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‘My child has fallen out with her best friend. She doesn’t want to go to school. What can I do?’

‘My child has fallen out with her best friend. She doesn’t want to go to school. What can I do?’

My 15 year old daughter has recently fallen out with her best friend and now she has no friends. Her friend has started to say things about her, our once bubbly lovely and happy girl is now ostracised from her peer group. She is anxious and doesn’t want to go to school. Myself and my husband are beside ourselves with worry, we don’t know what to do. She has begged me not to contact her friend’s parents, but I don’t know what to do. Should I contact them? Should I contact the school? Please we need help. 

Watching a child struggle with their peer group, can be one of the most difficult experiences we go through as parents. The first tip I would give you, is to watch your response to your daughters current difficulty. Our own childhood is never far from how we parent our children. Nearly all of us experience bullying to some degree and so if you were targeted or excluded by your friend or group of friends when you were young, this experience can bring up all of those negative feelings.

But remember, you came through that experience and survived it. Your child will also come through this experience but how you support them now during this difficult time will be vitally important for their levels of resilience and self-esteem. 

We can deplete their reservoir of resilience when we become agitated and anxious about what his happening to them. So, watch your reaction and be calm as they talk to you about their feelings and what is currently happening. listening is such an important part of supporting your child through a bullying experience.

Our initial reaction is to try to immediately solve the issue for our child, but just think about this, would it be better for your child to solve the issue or for you to solve it for them, and is it even possible for you to solve this problem. Probably not.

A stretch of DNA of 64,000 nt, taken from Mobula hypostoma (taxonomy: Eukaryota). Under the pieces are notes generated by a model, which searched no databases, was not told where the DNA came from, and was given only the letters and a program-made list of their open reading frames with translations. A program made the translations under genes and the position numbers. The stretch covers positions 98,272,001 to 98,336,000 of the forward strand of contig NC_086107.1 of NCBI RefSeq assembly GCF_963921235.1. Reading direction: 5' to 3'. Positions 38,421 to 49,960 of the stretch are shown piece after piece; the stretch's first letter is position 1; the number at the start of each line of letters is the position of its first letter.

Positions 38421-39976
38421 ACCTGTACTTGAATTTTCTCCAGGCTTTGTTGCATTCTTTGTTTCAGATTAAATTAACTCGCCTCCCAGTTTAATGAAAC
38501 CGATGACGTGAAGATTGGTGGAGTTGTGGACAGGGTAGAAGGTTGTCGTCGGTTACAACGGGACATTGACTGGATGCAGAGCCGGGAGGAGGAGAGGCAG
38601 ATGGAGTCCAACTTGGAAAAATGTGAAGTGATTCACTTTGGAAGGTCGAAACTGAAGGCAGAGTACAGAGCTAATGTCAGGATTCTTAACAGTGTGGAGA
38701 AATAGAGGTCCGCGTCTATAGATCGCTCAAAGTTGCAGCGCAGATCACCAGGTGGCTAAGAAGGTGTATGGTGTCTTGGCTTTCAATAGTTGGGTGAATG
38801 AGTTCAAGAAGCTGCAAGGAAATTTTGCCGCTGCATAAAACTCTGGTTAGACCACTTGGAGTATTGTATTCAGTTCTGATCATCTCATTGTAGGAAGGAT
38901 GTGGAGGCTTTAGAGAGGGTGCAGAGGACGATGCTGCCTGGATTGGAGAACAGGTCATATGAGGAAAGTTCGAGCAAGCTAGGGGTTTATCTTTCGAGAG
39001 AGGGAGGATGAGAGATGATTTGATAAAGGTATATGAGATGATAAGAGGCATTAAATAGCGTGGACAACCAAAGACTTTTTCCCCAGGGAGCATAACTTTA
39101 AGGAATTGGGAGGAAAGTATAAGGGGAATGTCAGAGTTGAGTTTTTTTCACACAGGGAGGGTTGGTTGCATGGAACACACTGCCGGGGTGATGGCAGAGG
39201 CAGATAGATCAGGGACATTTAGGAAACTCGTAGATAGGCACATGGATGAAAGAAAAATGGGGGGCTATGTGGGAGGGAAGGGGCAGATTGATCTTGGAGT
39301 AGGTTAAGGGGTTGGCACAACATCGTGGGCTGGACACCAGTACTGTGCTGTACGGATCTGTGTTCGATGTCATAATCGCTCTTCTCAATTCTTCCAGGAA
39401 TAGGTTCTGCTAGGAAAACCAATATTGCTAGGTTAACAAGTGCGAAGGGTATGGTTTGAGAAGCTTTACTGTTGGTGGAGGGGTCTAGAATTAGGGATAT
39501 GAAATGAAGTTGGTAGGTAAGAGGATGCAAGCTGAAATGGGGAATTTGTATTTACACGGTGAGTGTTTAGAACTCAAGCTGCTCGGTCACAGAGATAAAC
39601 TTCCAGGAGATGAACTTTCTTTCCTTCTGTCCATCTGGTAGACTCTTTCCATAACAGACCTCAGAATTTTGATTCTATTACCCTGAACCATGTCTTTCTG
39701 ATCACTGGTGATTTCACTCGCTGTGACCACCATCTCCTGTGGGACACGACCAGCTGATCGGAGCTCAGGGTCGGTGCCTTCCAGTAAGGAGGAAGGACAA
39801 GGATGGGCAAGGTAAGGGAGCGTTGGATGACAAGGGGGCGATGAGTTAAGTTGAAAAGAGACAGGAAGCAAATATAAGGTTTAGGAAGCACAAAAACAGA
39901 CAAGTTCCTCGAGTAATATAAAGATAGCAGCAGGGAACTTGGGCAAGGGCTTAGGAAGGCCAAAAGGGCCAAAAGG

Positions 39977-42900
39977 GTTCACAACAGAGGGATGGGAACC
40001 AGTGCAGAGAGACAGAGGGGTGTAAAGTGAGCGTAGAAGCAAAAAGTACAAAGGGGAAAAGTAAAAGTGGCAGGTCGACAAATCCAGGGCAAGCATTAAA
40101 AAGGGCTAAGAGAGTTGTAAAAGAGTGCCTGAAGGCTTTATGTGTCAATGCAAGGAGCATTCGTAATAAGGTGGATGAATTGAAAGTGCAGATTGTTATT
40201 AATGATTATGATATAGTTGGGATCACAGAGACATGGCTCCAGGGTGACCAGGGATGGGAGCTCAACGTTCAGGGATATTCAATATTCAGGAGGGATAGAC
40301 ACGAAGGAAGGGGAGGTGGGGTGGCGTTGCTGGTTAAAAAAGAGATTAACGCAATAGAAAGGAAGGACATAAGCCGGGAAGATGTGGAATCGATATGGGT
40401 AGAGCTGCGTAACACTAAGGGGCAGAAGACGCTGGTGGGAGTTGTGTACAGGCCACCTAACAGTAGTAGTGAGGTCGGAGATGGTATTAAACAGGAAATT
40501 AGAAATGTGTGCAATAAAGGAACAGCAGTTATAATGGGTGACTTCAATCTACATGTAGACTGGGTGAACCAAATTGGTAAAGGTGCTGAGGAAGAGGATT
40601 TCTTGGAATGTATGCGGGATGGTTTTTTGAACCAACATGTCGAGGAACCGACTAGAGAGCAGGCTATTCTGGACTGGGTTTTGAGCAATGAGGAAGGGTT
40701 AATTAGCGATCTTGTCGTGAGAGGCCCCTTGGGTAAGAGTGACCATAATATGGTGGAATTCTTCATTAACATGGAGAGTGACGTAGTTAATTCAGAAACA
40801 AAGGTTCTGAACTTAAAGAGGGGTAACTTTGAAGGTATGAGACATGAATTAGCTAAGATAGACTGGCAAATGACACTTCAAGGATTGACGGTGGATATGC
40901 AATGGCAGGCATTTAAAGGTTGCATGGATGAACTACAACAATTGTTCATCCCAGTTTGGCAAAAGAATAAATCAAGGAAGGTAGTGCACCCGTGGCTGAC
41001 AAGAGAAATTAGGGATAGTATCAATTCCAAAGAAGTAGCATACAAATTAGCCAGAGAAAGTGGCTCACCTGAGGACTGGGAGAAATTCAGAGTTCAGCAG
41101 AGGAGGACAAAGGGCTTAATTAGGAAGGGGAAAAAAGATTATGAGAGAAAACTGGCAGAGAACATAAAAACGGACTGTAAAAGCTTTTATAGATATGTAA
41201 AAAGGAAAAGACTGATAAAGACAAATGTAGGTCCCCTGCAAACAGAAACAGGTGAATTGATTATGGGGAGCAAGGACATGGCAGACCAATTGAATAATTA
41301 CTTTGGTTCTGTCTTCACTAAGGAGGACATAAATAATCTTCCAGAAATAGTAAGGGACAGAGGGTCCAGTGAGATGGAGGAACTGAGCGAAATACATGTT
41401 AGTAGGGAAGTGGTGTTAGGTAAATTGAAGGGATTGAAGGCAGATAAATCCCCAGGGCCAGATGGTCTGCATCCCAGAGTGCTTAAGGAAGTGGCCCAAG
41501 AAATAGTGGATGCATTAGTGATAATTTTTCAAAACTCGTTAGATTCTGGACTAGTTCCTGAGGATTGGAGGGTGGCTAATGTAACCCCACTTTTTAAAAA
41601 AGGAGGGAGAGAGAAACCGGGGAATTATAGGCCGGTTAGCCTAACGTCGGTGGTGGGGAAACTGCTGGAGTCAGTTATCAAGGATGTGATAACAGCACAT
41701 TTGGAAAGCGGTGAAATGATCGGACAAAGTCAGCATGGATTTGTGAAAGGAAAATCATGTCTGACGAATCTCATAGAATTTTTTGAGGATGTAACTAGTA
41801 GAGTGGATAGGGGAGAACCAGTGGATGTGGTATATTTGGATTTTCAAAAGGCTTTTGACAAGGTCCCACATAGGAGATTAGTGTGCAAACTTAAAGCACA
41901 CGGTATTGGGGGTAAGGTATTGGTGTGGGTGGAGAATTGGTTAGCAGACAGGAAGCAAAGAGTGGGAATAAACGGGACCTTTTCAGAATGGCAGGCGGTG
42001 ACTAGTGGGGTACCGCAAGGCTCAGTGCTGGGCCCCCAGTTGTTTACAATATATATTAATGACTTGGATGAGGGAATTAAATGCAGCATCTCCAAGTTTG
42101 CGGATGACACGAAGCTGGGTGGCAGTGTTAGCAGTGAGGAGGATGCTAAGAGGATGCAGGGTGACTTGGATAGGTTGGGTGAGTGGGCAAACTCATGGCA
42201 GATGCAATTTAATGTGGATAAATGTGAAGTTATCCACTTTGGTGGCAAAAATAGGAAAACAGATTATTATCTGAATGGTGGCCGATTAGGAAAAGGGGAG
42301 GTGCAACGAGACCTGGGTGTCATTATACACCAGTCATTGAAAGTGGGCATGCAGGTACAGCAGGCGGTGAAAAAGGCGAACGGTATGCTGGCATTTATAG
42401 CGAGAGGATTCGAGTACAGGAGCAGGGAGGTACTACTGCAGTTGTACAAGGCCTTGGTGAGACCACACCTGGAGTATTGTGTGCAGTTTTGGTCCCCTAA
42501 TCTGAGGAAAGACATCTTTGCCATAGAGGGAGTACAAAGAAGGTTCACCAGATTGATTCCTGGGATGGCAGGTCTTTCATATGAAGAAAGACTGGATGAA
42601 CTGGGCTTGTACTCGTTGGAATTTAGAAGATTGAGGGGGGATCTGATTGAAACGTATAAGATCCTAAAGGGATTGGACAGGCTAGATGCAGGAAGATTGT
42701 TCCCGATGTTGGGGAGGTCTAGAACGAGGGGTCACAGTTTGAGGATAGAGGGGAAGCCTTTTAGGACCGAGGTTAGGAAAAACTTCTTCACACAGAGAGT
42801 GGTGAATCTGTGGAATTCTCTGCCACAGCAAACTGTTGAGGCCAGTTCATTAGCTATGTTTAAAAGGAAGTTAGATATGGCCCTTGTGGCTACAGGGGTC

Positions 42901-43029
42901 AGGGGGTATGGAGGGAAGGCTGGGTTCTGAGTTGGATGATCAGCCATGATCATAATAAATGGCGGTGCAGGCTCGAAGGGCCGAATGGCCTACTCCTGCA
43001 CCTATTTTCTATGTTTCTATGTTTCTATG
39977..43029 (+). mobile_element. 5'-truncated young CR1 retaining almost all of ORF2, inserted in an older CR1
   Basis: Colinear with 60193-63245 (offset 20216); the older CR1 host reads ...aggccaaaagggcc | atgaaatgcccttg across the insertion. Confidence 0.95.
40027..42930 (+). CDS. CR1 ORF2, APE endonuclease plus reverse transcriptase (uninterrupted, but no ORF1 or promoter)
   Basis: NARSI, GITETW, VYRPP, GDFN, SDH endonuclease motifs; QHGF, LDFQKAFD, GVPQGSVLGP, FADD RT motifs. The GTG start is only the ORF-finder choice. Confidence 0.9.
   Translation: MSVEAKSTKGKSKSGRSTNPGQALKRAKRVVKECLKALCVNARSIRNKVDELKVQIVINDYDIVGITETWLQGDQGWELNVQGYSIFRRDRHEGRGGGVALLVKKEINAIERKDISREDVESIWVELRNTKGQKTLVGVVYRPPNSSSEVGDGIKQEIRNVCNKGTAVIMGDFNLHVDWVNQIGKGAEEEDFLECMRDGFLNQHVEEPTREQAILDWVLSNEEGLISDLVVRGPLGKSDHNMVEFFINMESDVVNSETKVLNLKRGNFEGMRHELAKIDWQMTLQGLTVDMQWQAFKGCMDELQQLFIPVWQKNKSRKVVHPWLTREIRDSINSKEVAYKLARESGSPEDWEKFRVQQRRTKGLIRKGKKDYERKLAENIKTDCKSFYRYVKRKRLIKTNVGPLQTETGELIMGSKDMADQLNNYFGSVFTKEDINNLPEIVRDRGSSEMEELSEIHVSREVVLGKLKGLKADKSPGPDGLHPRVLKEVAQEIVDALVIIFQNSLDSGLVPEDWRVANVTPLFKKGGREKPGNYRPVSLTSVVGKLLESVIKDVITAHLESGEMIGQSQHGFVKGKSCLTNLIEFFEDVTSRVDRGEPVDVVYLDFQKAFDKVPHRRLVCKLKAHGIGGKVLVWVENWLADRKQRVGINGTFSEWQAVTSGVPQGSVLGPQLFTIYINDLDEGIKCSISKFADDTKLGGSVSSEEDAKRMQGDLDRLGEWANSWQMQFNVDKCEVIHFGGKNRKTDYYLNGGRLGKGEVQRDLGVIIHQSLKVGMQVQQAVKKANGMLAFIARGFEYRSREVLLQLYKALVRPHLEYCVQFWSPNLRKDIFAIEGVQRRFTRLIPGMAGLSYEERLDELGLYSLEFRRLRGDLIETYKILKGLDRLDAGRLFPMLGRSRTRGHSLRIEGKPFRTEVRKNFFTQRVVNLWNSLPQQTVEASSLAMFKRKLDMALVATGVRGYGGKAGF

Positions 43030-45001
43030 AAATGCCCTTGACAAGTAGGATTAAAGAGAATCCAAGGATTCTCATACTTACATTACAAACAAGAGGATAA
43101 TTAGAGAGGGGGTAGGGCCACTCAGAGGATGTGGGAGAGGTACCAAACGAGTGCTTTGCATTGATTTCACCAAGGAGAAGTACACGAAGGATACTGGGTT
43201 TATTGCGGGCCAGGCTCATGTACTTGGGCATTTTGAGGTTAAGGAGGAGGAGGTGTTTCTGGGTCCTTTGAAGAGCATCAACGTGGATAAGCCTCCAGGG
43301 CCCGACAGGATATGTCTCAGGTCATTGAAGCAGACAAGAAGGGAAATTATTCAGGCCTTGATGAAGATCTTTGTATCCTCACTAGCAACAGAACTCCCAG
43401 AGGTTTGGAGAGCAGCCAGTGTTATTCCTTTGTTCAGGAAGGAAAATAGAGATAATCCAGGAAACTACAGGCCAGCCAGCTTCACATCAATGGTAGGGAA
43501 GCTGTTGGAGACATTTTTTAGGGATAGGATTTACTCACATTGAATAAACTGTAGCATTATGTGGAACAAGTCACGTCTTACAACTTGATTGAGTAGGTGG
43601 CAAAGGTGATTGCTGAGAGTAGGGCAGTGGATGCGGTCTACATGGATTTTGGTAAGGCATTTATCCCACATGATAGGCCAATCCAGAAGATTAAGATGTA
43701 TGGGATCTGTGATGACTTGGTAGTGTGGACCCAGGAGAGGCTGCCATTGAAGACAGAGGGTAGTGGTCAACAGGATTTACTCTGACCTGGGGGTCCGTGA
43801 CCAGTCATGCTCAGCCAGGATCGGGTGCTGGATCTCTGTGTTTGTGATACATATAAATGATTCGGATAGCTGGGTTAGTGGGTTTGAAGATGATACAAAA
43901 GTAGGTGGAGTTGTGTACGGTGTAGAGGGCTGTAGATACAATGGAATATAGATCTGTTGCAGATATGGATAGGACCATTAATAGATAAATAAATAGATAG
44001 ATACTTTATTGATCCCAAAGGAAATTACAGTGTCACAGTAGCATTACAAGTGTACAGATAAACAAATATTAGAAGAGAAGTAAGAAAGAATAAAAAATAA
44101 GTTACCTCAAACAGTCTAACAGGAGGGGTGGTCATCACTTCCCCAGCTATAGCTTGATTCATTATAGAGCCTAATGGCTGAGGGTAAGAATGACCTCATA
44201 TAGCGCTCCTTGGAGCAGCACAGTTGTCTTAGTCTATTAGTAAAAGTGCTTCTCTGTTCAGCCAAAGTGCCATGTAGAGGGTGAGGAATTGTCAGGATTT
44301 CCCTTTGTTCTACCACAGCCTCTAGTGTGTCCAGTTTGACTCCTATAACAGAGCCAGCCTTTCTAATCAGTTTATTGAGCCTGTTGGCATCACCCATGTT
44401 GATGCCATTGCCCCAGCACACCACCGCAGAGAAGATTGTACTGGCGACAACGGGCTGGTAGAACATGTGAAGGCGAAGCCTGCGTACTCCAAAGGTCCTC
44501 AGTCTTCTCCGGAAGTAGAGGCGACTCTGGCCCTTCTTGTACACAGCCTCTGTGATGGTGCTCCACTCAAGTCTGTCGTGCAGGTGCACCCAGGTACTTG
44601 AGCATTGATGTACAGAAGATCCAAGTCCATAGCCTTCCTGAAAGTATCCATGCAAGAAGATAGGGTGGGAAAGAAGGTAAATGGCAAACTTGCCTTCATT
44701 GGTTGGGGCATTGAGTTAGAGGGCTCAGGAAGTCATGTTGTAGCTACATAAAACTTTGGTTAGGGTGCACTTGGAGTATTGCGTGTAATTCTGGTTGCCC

That can be a very uncomfortable realisation for us to come to, as parents. We want to protect our children from danger and harm, but falling out with friends is a normal part of adolescence. Try to be calm and ask questions, rather than try to solve the problem. For example, asking questions like, “What do you think you could do to improve the relationship?”

“‘Is there anything you are doing that isn’t helping?”

“Are their people other than that group that you like?’”

 Richard Hogan. Picture: Moya Nolan
Richard Hogan. Picture: Moya Nolan

Often children narrow down their friendship group to only a few people, but there are other children in that class that she could be friendly with. In my experience, that can be the difference between feeling isolated and connected to friends. Teenage girls, in particular, experience what your daughter is experiencing, and often the answer is building new friends. That could restore her confidence, and let her see that other people value her too. 

Often children believe that the friends they have are the only friends they can have, and that is not the case. Help her to see that and to think about developing other friendships. 

You asked the question, should you contact her friends parents and the school? It really depends on your relationship with their parents. They were best friends, so I’d imagine you have a relationship with them. If you trust them to handle the information with sensitivity I would meet them to discuss what has happened and how you both could support your daughters to rebuild their friendship again. I have often worked with this issue and it is often very easily fixed with a little combined help from the parents. 

Children don’t like to lose face or be the ones to acknowledge they want to have a friendship with each other. So, it might require sitting them down and letting them talk it out. They might not want to do that, and this friendship might be over. If that is the case you have to support her in a calm way, friendships don’t always last and who knows they might become friends again later in life. The fact that she is saying something mean and unpleasant about your daughter, suggests that it might be over. 

I would contact the year head of her group in school, and inform them what is currently happening and ask them to keep an eye on it. Bullying in any form should not be accepted and there should be consequences for that girl if she has started to target your daughter. But it is vitally important that it doesn’t look like your daughter has told the teachers what is going on, because this will further alienate her. 

In my experience, working in schools, this is very common and intervening as a year head might help them to talk about what it is they are upset with each other for. Something has happened, that your daughter hasn’t talked to you about, and if a teacher is aware of the rupture and catches them in a negative interaction, if it is handled carefully, could be the starting point of a healing conversation.

Watching children struggle with their friendship group is a very difficult experience for parents. But remember, we all struggled at some point with our friends, we fell into and out of friendships along the sinuous road of adolescence. It was difficult at times, but we learned about ourselves in those experiences.

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